The new head of Australia’s solar thermal research effort says the cost of generating electricity can be halved by 2020, placing it on course to match the renewable energy contribution from PV technologies.
The new head of Australia’s solar thermal research effort says the cost of generating electricity can be halved by 2020, placing it on course to match the renewable energy contribution from solar photovoltaic technologies.
Manuel Blanco, an international specialist in solar energy, started today as director of the CSIRO-led Australian Solar Thermal Research Initiative (ASTRI). The initiative has $87 million in funding over eight years to advance so-called concentrating solar power technologies, which typically tap solar energy using mirrors or lenses to drive steam turbines.
Dr Blanco said a "technological leap" would be needed to cut generation costs from 25 cents a kilowatt-hour to 12 cents by 2020 but collaborative efforts between Australian and overseas scientists could achieve the goal. Costs had fallen by about 25 per cent over the past five years.
"The market for concentrating solar thermal power is not as developed right now as for photovoltaics but it will get at least as developed," he said.
Since solar thermal mimics many aspects of conventional fossil-fuel power stations, efforts to improve the latter’s efficiency will also aid the spread of the new technology. Concentrating solar may be used to complement existing power stations or operate in combination with wind or biomass units, he said.
Solar thermal chief, Manuel Blanco.
Dr Blanco, whose previous posts include directing the solar thermal energy department of Spain’s National Renewable Energy Centre, said Australia was an obvious place to focus research.
"The country has a large potential for solar energy – one of the best resources in the world," he said.
ASTRI plans a workshop this month in Canberra to hone research priorities, ranging from the forms of concentrating technology to the storage potential.
Issues such as the ownership of the technologies developed are also still to be worked out. The initiative includes six Australian universities, the US National Renewable Energy Laboratory, Sandia Corporation and Arizona State University.
Australian solar thermal research initiative (ASTRI) will deliver the next wave of cost reduction for solar thermal technologies, to ensure solar thermal is competitive with other renewable and traditional energy sources.
ASTRI’s goal is to lower the cost of solar thermal power from 25 to around 12 cents a kilowatt hour by 2020.
Dr Manuel J Blanco began his role with ASTRI in February 2013, bringing with him almost three decades of academic, research and development managerial experience in the solar field.
Throughout his career, Dr Blanco has focused on advancing state-of-the-art of concentrating solar thermal power technologies (CSPT) and on increasing their market penetration; areas which directly align with ASTRI’s core goals.
He most recently worked with Spain’s National Renewable Energy Centre (CENER), where he was Director of the Solar Thermal Energy Department. During his six years with CENER, Dr Blanco was responsible for the successful establishment, development and management of the department, facilitating solar thermal technology’s penetration into the commercial European market. Dr Blanco led a 24 person-strong department overseeing projects and initiatives with a combined revenue of around €1.3 million per year in 2012.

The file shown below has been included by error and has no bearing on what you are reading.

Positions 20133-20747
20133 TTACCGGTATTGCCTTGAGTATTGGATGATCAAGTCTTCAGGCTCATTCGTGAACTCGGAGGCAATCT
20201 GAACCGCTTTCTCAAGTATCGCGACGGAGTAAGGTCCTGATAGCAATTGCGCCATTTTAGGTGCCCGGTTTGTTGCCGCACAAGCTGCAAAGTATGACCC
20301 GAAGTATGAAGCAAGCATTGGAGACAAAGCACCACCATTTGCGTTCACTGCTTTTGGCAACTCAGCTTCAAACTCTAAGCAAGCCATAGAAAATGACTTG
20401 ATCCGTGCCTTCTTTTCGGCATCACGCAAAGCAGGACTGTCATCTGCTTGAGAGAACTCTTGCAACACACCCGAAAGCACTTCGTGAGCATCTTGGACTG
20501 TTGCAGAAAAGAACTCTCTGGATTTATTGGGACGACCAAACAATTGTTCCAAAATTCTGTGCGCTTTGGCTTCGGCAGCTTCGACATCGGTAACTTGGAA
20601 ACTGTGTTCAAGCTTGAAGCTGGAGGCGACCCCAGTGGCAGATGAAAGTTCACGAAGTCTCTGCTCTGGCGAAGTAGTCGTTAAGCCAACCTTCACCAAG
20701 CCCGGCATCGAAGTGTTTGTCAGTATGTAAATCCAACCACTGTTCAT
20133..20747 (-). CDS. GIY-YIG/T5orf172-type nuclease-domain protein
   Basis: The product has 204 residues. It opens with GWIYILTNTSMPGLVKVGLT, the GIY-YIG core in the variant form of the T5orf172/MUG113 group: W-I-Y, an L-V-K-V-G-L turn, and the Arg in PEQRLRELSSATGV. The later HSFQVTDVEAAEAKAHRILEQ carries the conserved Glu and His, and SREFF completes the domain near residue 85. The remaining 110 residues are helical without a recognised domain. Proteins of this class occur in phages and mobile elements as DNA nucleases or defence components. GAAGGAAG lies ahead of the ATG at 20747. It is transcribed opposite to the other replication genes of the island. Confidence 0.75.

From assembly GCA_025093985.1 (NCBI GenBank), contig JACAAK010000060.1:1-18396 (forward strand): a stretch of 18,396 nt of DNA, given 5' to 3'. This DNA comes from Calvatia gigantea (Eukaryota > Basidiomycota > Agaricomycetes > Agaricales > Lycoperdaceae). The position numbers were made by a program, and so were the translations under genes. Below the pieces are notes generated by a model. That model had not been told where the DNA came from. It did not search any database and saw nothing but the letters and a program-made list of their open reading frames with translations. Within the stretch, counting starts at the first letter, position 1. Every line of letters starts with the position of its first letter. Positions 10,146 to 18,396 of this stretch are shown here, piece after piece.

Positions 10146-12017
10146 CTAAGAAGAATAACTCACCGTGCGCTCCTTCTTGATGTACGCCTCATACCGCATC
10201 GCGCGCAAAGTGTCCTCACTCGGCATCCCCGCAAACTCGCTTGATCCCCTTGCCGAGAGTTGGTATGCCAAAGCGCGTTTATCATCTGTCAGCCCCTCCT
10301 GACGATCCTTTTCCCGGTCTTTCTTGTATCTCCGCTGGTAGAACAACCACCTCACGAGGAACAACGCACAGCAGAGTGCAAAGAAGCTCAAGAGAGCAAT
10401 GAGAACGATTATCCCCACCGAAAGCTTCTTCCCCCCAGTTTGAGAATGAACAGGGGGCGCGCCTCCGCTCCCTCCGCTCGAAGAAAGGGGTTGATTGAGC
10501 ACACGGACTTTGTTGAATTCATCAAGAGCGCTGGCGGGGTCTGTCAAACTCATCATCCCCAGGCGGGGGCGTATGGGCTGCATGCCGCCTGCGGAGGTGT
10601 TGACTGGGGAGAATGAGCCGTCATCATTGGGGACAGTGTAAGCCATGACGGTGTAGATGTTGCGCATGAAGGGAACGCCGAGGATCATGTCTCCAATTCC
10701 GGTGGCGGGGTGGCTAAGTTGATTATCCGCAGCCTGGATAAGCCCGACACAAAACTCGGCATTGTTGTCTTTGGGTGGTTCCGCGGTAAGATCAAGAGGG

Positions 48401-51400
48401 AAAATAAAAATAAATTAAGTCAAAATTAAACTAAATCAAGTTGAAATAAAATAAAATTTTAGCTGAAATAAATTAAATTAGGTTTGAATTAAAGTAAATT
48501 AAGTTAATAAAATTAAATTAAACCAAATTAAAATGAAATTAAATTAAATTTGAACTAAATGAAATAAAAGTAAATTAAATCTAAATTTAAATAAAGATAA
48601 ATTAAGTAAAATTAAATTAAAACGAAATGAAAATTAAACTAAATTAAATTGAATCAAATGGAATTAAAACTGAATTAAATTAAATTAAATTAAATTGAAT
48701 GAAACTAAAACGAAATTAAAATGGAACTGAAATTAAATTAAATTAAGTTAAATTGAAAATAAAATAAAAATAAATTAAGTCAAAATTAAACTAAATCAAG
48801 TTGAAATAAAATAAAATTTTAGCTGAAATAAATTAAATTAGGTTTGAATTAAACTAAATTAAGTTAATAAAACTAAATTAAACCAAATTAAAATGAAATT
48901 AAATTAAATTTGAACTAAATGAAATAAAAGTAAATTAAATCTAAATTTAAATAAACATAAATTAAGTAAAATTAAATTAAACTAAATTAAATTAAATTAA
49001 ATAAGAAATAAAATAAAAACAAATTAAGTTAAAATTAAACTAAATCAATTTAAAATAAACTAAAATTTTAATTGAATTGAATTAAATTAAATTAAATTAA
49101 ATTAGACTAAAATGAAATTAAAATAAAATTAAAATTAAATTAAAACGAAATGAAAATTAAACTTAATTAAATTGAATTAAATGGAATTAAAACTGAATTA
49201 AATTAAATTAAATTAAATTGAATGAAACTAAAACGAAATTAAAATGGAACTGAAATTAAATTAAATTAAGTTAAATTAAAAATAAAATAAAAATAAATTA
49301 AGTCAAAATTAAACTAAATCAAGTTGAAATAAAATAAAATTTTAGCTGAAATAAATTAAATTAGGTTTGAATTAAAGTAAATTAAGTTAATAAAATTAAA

Dr Blanco holds Doctorates in Engineering (Industrial Engineering, University of Seville) and Philosophy (Applied Physics, University of Massachusetts), as well as Masters in Science at both Universities (Energy Engineering and Industrial Engineering, respectively).
Dr Blanco is the current Chair of the Executive Committee of SolarPACES, the International Energy Agency Implementing Agreement on Solar Power and Chemical Energy Systems.
During his career, Dr Blanco has been:
- Director of the Plataforma Sola de Almeria of CIEMAT, the largest European CSTP research facility
- Principal Investigator of the European Union SOLGAS and SIREC projects, two large CSTP demonstration and technology development projects which paved the way to the first commercial CSTP tower systems installed in Spain
- Adviser to the President of the Andalusian Energy Agency; member of the International Test and Evaluation Team in charge of the evaluation of the IEA-SSPS, a pioneering CSTP demonstration project of both parabolic trough and solar tower technologies
- Full Professor and Chair of the Engineering Department at the University of Texas at Brownsville.
Dr Blanco has produced sixty-four technical publications, two doctoral theses, and two master theses, as well as a multitude of professional engineering reports and feasibility studies.
He has also participated in a large number of national and international expert groups and committees, and represented Spain, in various international scientific forums. Dr Blanco has played a leading role in most major CSPT R&D and demonstration projects undertaken in Europe in the last 25 years.
In 2000, he led the Plataforma Solar de Almeria to a place as one of six finalists for the René Descartes prize, the most prestigious international research collaboration prize awarded by the European Union
Find out more about the Australian solar thermal research initiative (ASTRI).